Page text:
Can I switch to solar-heated water in my radiant heat system?
I heat my home with radiant heat connected to a water heater that uses propane. Is it possible to retrofit to an integrated system of solar-heated water and/or photovoltaic (PV) panels? I have good southern exposure, but winter temperatures get below 32 degrees.
Radiant heat is a comfortable and efficient way to heat a home, and doing so with solar power is all the better.
- The switch to solar water heating makes the most sense if you are planning to make the transition for your home’s hot water anyway.
- For your radiant heating system alone, solar thermal heating could offset some of your winter energy needs, but you would still have to use the propane water heater as a backup.
Solar thermal panels will better meet your hot water needs than solar PV.
- It is unlikely that you would use PV panels to heat the water, given that this type of system would be less efficient than propane.
- But if you wanted to switch to all-renewable power you certainly could, using the electricity from the PV panels to power an electric water heater.
The two types of solar thermal systems
There are two types of solar thermal systems: direct or open loop, and indirect or closed loop. In a direct or open-loop system, cold water is piped from the home to solar thermal collectors on the roof.
- The thermal panel is a thin box with a glass face covering a series of dark tubes that rest against a metal backing.
- As sunlight passes through the glass, the heat is trapped inside the box.
- The water inside the dark tubes absorbs the heat, and the heated water flows back into the house to be stored in the water tank.
If you live in a cold climate with winter freezes, it is better to use an indirect system.
- This type of system is similar to a direct system, but it uses food-grade antifreeze instead of water.
- The heated liquid is brought from the solar collector to the water tank, where the pipes loop around the water heater to transfer their heat to the tank.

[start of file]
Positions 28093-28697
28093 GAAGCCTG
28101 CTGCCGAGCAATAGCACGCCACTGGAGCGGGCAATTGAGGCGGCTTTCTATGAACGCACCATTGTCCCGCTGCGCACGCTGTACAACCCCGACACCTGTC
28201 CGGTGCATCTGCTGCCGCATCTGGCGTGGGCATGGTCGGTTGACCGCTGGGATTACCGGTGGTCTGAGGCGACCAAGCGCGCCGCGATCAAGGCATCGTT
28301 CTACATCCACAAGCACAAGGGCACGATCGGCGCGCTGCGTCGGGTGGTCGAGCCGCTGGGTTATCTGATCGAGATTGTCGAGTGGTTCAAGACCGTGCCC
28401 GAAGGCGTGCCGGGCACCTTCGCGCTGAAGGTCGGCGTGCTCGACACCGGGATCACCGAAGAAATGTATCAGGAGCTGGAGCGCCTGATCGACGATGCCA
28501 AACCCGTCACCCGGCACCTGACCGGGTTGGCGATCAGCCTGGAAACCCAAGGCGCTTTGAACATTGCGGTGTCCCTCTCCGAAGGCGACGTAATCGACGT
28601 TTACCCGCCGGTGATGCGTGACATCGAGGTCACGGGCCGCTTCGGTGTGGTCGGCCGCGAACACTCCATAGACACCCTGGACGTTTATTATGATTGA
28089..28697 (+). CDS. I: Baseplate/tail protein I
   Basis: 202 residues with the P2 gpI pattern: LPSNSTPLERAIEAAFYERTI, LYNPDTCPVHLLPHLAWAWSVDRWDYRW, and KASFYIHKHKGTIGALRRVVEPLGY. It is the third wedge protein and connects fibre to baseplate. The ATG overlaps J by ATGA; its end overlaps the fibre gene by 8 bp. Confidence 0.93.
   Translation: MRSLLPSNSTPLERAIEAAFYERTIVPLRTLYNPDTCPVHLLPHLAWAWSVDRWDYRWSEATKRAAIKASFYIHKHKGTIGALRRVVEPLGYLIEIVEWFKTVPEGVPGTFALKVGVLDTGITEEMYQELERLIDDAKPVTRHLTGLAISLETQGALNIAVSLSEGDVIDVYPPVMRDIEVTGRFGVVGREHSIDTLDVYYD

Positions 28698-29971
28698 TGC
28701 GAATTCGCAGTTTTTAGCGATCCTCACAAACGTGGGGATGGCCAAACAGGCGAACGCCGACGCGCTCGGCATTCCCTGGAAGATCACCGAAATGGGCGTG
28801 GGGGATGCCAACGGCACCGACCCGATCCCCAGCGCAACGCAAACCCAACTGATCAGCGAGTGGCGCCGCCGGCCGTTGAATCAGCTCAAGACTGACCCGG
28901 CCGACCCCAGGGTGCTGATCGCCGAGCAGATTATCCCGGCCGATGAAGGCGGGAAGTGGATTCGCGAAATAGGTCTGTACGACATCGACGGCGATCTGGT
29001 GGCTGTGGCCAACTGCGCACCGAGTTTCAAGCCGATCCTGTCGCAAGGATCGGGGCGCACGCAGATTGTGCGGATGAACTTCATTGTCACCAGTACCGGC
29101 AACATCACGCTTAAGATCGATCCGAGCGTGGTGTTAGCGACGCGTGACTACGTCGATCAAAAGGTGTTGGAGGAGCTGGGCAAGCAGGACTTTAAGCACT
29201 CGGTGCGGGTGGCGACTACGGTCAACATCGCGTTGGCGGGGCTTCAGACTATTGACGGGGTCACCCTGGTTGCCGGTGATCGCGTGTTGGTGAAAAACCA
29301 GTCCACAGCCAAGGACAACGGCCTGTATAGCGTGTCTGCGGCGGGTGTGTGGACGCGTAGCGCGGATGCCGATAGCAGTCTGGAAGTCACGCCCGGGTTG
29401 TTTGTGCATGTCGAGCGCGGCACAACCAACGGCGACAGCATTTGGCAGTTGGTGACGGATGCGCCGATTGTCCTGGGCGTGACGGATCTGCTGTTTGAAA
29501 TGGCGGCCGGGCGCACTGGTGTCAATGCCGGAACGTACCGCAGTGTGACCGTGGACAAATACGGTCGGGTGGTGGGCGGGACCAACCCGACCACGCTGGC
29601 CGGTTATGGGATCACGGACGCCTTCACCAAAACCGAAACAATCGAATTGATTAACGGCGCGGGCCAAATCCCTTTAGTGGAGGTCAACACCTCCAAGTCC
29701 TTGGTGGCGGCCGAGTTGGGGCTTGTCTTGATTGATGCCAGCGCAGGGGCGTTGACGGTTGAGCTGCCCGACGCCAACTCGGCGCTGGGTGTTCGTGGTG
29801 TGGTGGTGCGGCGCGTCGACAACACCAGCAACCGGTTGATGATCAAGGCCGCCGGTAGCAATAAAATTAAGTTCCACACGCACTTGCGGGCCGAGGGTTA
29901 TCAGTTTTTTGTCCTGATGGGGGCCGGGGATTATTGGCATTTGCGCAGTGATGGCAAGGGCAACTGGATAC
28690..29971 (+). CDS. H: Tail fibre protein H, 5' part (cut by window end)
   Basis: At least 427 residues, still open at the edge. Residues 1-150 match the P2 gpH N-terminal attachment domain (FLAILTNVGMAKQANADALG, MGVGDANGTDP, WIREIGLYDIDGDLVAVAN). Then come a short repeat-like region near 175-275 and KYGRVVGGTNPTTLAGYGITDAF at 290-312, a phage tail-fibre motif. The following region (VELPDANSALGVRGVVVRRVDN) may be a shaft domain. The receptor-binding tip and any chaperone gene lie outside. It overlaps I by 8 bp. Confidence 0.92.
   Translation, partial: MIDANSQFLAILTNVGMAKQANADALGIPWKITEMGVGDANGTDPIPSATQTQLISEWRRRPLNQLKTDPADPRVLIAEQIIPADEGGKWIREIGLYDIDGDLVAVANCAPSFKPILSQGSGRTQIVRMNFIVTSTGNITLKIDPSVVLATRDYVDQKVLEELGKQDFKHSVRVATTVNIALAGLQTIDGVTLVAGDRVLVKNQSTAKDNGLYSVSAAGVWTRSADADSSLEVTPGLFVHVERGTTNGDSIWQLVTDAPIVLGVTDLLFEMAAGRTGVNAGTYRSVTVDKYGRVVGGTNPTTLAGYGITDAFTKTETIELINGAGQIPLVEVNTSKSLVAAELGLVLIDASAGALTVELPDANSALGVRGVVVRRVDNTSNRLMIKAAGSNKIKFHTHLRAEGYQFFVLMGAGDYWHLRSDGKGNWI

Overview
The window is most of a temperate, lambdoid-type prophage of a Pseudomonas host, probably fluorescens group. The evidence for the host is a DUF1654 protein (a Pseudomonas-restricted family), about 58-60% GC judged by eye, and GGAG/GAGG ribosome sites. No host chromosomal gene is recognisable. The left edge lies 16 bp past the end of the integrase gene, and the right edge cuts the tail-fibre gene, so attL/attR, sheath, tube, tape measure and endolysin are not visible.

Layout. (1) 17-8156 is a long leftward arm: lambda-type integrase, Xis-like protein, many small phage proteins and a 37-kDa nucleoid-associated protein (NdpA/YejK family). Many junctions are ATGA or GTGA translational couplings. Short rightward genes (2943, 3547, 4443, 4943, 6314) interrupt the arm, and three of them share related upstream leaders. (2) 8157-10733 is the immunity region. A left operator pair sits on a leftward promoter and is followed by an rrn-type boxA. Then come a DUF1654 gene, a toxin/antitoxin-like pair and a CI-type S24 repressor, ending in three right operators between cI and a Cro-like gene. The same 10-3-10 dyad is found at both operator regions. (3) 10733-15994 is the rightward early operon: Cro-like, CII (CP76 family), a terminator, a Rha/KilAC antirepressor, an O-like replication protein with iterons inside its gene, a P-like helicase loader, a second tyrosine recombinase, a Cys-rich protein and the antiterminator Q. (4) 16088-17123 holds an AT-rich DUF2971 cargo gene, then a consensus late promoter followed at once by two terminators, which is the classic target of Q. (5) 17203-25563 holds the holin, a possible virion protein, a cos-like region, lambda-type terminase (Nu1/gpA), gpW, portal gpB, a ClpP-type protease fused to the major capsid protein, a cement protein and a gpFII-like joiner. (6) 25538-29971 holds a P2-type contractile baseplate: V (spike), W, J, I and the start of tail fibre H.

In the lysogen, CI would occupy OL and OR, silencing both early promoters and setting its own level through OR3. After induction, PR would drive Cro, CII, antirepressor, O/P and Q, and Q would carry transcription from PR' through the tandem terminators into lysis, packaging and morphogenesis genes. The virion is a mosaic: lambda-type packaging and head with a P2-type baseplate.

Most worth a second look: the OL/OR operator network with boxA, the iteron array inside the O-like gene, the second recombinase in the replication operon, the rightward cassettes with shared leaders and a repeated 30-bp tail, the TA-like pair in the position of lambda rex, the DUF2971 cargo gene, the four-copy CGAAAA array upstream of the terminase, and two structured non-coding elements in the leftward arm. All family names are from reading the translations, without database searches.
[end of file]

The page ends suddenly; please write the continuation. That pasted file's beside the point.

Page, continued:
Movement of the liquid through either type of system can be either active or passive. An active system uses a pump. A passive system is based on the thermosiphon principle that water rises as it heats. As the solar thermal collector pipes heat up, they draw new liquid into the system. The pipes are laid at such an angle that if there is not enough heat to draw the liquid up, then it drains back down into the house. This prevents liquid from being in the pipes if they freeze.
Keep your propane heating system
You will want to keep your propane heating system as a backup during mornings, evenings, and the coldest parts of winter. You can use a two-tank or one-tank system.
- In a two-tank system, the solar-heated water is first sent to the solar tank, then sent through the conventional propane water heater.
- In a one-tank system, the solar storage and backup heater are combined in one tank. The propane heater should modulate so it heats the water only to the degree that is needed.
For a radiant heating system you typically need to reserve 10 to 30 percent of the house's roof for solar thermal collectors. The collectors should face south and be tilted at the angle of your latitude.
Good for your pocketbook too?
Solar water heating systems generate more energy than it takes to set them up, so they are good for the environment—but are they good for your pocketbook?
I'll give you some ballpark figures to help in your decision. You'll also find a link to a cost calculator below.
- A solar thermal collector that provides 75 percent of the hot water needs for a family of four would have an installed cost of roughly $9,500.
- There is a federal tax credit for 30 percent of a system’s cost up to $2,000.
A system like this would save around $288 per year, so it would take around 25 years for the system to pay for itself.
That number may not make you happy, but this one will:
Comparing a solar hot water system to an electric water heater, the solar option will avoid more than 60 tons of carbon dioxide emissions over that time period.
For more information:
Thanks to Daniel Bell, Dennis McCullah, and Dave Yarnell for their assistance with this question.